but that wasn’t my only issue. this site has been down for nearly a week as well. this site is hosted with bluehost (again, no link). they’ve been pretty good until now, but this outage is far too long. this site hosts my blog, but also some class stuff (e.g., drupal installations for class content). i don’t really have this stuff backed up and i have another week’s worth of material due to my students on Monday. I have been doing it from scratch and i hope to have it ready by Monday but i’ll be working late tonight, tomorrow and Sunday night unless Bluehost can get my site working again (and, if this is posted on Friday night then they got it working and i was able to post this draft — EDIT 2:15 Saturday and it’s working). okay, they have things mostly working again, but my blog has a mySQL table missing and that’s causing an error. apparently, they upgraded PHP and Apache recently and my site has been down since then. so both issues with hosting companies is because of an upgrade. i never upgrade any tools i use during a semester, but i couldn’t stop the hosting companies from upgrading their equipment, etc. crummy that this all hit at once.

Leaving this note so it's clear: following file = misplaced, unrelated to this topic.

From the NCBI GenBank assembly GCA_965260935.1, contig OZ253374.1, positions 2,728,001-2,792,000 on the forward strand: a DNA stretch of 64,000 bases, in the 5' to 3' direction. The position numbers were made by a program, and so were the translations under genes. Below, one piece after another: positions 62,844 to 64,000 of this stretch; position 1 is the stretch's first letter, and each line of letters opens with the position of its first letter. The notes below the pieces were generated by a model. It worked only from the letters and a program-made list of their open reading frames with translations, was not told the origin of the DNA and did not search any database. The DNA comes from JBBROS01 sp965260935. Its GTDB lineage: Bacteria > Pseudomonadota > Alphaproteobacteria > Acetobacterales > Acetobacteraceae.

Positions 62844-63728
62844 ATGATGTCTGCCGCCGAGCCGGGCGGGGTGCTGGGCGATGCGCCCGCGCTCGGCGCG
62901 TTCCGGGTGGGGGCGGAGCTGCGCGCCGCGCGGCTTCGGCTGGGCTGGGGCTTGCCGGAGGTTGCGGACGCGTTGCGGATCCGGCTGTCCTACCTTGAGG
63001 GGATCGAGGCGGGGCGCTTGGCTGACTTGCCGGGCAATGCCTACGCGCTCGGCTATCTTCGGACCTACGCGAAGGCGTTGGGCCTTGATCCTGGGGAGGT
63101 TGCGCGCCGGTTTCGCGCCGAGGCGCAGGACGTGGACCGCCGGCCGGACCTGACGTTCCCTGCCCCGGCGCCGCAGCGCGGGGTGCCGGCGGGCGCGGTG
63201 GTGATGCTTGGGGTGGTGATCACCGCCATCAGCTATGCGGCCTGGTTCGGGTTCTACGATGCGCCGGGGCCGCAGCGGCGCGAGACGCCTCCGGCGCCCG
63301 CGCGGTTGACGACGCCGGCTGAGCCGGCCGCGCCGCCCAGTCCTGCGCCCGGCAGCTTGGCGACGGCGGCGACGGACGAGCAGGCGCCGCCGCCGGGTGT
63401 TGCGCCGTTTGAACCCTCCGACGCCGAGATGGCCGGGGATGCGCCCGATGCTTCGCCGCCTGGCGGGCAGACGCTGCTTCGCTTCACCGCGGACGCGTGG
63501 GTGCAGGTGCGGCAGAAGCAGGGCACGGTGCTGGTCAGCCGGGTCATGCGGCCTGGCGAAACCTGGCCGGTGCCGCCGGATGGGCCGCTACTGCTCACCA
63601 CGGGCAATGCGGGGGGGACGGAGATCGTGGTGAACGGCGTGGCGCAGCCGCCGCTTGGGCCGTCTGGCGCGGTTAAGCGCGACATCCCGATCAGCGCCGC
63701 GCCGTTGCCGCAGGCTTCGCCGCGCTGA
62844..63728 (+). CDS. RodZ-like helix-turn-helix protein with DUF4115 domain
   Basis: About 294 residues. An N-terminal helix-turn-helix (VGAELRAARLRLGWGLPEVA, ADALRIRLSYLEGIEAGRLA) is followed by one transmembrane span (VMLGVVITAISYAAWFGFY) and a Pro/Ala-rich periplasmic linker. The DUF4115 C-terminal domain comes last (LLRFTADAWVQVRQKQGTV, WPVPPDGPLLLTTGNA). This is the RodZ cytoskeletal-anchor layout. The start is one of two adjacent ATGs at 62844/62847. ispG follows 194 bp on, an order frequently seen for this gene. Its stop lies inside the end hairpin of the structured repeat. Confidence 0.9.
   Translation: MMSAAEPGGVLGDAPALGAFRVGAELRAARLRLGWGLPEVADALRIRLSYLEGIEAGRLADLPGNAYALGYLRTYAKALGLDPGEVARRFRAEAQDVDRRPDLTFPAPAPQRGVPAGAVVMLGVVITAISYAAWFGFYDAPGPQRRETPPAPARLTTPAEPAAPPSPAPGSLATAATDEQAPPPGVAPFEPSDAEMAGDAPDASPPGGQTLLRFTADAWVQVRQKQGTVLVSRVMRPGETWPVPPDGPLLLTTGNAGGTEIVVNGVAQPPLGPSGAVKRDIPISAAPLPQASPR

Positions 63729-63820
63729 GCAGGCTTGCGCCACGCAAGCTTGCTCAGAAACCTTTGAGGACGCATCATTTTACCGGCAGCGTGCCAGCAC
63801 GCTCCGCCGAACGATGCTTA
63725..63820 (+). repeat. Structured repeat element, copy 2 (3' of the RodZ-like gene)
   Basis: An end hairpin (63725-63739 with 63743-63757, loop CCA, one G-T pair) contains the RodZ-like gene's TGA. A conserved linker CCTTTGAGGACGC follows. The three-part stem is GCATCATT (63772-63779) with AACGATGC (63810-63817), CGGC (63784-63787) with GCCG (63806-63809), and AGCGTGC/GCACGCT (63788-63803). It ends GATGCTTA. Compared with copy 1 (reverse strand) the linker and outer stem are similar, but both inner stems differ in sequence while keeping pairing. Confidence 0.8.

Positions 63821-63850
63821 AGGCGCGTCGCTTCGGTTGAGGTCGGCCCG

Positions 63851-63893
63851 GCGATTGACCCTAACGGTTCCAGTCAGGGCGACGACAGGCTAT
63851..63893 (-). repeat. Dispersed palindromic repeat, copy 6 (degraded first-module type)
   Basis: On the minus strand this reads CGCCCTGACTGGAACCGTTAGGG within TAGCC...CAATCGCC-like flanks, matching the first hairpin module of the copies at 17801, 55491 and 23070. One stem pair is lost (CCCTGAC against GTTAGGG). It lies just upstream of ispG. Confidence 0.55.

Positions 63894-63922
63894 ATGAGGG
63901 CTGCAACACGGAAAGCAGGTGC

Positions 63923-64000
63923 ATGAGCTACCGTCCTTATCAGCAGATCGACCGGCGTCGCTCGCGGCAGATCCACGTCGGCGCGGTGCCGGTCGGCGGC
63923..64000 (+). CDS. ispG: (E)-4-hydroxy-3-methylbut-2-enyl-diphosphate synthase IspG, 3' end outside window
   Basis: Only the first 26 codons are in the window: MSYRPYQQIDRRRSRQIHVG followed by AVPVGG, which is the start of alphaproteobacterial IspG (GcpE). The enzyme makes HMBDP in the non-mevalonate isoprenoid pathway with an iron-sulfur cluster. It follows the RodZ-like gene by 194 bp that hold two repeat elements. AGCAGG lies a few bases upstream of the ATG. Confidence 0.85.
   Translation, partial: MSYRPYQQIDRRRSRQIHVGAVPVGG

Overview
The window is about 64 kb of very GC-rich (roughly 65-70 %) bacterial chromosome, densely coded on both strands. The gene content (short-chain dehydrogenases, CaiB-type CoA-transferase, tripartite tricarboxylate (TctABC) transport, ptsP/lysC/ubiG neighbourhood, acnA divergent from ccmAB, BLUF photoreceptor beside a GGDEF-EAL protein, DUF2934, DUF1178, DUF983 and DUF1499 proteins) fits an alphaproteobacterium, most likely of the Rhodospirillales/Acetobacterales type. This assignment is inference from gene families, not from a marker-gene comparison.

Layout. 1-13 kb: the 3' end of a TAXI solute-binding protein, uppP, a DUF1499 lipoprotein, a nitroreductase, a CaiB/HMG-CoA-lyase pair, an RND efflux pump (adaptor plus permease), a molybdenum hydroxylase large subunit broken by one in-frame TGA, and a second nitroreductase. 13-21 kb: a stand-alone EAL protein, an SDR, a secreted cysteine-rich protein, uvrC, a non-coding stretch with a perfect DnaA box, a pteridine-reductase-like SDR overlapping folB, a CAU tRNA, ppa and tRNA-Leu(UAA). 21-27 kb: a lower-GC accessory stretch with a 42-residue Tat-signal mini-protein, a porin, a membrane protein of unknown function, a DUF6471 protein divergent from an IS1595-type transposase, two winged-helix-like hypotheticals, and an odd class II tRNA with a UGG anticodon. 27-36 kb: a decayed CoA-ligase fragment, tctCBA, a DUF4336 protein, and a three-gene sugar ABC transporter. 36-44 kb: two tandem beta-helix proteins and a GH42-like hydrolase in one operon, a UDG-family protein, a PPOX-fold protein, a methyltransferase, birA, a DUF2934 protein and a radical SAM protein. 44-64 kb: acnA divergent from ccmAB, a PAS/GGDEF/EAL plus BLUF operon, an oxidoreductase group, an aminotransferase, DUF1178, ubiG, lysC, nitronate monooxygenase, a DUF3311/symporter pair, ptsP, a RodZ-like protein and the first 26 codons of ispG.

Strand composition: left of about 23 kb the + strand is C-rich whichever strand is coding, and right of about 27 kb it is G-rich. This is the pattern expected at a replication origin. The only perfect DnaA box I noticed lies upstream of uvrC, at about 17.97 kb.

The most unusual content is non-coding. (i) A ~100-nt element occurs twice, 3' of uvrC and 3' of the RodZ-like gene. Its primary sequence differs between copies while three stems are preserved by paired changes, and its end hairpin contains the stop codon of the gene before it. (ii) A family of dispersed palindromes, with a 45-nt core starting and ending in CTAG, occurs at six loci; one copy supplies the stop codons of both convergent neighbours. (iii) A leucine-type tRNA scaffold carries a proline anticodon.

the worst thing about iPowerweb is the length of time it takes to get someone on the phone. i had old phones, but i was on the phone for over 1/2 hour without getting a person and my phone died. i ended up ordering new phone set on Amazon with overnight delivery and now i have 17 hours of talk time. watch out tech support, you’re now going to hear from me . . . and i can sit on hold for a long time. doh. i should point out that Bluehost had me talking with tech support in about 5 minutes of holding. that’s world’s and world’s better than iPowerweb. i think i’ll drop iPowerweb ASAP. i just have to figure out how to move a phpBB database from one phpBB installation on one host to another phpBB installation on a different host. if i can do that then iPowerweb will soon be dead to me.